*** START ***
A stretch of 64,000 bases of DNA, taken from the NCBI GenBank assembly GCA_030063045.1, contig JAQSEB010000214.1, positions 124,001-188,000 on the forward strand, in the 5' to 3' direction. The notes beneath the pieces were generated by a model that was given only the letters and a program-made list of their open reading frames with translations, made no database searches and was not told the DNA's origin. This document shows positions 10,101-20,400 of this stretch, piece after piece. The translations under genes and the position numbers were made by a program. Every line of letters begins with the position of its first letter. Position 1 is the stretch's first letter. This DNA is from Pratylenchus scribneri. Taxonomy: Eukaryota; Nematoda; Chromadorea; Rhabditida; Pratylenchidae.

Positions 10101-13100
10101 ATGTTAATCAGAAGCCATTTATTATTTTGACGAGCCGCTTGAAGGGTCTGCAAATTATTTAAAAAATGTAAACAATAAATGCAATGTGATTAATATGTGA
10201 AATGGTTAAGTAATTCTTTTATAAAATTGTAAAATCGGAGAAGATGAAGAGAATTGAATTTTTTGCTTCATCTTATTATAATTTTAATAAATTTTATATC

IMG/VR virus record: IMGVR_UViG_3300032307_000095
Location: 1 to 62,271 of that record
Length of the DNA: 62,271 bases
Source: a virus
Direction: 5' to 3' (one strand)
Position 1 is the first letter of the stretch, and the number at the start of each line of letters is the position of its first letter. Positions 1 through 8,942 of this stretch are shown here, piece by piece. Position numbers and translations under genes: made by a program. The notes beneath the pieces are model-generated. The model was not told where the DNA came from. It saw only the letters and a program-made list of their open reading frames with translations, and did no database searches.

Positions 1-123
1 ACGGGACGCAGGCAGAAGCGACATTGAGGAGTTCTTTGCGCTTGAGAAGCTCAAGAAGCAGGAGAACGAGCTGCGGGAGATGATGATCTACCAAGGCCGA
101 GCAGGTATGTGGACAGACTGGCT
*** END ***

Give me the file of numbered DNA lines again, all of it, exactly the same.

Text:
A stretch of 64,000 bases of DNA, taken from the NCBI GenBank assembly GCA_030063045.1, contig JAQSEB010000214.1, positions 124,001-188,000 on the forward strand, in the 5' to 3' direction. The notes beneath the pieces were generated by a model that was given only the letters and a program-made list of their open reading frames with translations, made no database searches and was not told the DNA's origin. This document shows positions 10,101-20,400 of this stretch, piece after piece. The translations under genes and the position numbers were made by a program. Every line of letters begins with the position of its first letter. Position 1 is the stretch's first letter. This DNA is from Pratylenchus scribneri. Taxonomy: Eukaryota; Nematoda; Chromadorea; Rhabditida; Pratylenchidae.

Positions 10101-13100
10101 ATGTTAATCAGAAGCCATTTATTATTTTGACGAGCCGCTTGAAGGGTCTGCAAATTATTTAAAAAATGTAAACAATAAATGCAATGTGATTAATATGTGA
10201 AATGGTTAAGTAATTCTTTTATAAAATTGTAAAATCGGAGAAGATGAAGAGAATTGAATTTTTTGCTTCATCTTATTATAATTTTAATAAATTTTATATC

IMG/VR virus record: IMGVR_UViG_3300032307_000095
Location: 1 to 62,271 of that record
Length of the DNA: 62,271 bases
Source: a virus
Direction: 5' to 3' (one strand)
Position 1 is the first letter of the stretch, and the number at the start of each line of letters is the position of its first letter. Positions 1 through 8,942 of this stretch are shown here, piece by piece. Position numbers and translations under genes: made by a program. The notes beneath the pieces are model-generated. The model was not told where the DNA came from. It saw only the letters and a program-made list of their open reading frames with translations, and did no database searches.

Positions 1-123
1 ACGGGACGCAGGCAGAAGCGACATTGAGGAGTTCTTTGCGCTTGAGAAGCTCAAGAAGCAGGAGAACGAGCTGCGGGAGATGATGATCTACCAAGGCCGA
101 GCAGGTATGTGGACAGACTGGCT